After some time with Brodies I initially planned on writing a classic ‘differences between the German and Scottish legal system’ blog based on my experiences. However, trying to write down possible differences between the two countries, more and more similarities kept coming to the fore. Instead of focusing on the differences, I therefore decided to rather point out some of the things both systems have in common.
First of all working at a big Scottish law firm in general doesn’t differ very much from working at an equal German firm – apart of course from the language and the applicable law. Here as there phone calls with clients, briefs, court dates and an always busy atmosphere shape the daily routine. The most obvious difference might be the swapped arrangement of the letters Y and Z on the keyboard, which once again stretched my nerves writing this text.
At least as far as employment law is concerned, not even the often emphasised differences between civil and common law carry much weight. The local employment law, which in contrast to other fields of law is the same throughout the whole UK, mainly derives from statutes that are interpreted by the courts. Similarly in German employment law the German Civil Code (Buergerliches Gesetzbuch) and other additional acts are the primary source of law, but case law has a significant relevance.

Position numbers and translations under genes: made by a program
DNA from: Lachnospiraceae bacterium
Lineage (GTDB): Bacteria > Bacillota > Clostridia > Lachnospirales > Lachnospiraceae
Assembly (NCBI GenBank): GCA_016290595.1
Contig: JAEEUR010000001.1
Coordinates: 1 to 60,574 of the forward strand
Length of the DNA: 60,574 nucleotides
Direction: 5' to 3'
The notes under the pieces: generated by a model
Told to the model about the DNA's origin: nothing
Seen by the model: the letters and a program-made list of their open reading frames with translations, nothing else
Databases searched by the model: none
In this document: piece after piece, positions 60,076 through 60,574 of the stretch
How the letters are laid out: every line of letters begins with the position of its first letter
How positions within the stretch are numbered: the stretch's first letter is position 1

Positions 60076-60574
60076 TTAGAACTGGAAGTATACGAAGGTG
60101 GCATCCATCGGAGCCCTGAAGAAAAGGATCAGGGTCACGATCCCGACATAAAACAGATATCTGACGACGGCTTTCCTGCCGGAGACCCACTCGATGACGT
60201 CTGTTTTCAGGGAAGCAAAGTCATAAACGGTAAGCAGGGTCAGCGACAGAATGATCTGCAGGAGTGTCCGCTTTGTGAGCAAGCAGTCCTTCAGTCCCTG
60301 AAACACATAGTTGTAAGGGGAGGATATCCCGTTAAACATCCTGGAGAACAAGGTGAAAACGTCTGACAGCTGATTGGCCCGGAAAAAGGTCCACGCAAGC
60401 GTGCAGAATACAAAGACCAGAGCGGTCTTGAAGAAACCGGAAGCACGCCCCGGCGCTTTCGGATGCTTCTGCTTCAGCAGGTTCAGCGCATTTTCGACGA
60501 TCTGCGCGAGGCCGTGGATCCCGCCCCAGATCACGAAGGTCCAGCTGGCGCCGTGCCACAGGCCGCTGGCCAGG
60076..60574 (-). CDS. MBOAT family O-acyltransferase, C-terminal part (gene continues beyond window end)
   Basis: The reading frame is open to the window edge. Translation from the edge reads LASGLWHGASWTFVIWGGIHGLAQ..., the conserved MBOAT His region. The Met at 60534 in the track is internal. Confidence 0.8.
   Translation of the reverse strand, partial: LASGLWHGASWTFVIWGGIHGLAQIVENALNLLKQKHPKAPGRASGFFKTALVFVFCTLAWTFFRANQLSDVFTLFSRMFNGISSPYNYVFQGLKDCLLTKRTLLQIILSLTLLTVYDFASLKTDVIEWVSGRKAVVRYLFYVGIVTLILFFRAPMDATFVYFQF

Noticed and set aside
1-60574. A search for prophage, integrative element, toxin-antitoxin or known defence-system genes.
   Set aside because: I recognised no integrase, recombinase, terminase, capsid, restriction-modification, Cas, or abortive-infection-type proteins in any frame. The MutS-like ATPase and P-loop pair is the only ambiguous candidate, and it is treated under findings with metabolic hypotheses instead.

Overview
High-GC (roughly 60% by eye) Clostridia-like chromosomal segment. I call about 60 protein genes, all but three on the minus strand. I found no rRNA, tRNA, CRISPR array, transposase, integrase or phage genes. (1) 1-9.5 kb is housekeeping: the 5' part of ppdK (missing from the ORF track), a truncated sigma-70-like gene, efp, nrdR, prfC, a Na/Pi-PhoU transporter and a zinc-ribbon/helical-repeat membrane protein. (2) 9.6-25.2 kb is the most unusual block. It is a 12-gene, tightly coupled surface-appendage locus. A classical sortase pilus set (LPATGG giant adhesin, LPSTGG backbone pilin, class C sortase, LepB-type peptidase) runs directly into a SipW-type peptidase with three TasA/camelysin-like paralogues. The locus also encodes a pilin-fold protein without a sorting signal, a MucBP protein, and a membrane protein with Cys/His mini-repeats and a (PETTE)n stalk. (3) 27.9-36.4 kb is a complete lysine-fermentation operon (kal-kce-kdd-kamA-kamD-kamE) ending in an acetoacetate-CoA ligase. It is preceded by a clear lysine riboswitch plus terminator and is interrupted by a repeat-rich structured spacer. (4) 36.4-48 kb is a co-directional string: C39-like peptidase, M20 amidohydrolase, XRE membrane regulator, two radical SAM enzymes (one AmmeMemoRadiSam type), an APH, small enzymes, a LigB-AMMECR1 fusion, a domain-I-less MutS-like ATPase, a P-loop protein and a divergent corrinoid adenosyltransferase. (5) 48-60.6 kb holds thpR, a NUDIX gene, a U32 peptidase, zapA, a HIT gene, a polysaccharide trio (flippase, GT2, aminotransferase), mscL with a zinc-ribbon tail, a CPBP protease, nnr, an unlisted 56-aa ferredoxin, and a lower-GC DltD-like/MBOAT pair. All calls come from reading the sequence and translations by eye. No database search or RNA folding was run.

In addition, within the court system similarities can be found. As in Germany employment disputes are dealt with before special employment courts – Employment Tribunals and the Employment Appeal Tribunal on the one side, Arbeitsgerichte and Landesarbeitsgerichte on the other side. It’s only in further appeal stages that these disputes are dealt with before the same courts as general civil matters (Court of Appeal and Supreme Court of the United Kingdom), whereas in Germany there’s a highest federal court of appeal in employment matters (Bundesarbeitsgericht).
Finally, at my visit to the Court of Session, Scotland’s supreme court in civil and criminal matters, more commonalities became apparent. Not all lawyers, but only advocates or solicitor-advocates, who have specialist court based qualifications, have a right of audience in this court. This reminded me of the situation in civil matters – not in criminal matters though – at the German federal court of appeal in civil and criminal matters (Bundesgerichtshof), where only a few specially appointed lawyers have a right of audience.
Turns out, depending on the point of view, there are more similarities between the two countries and their legal systems than initially assumed.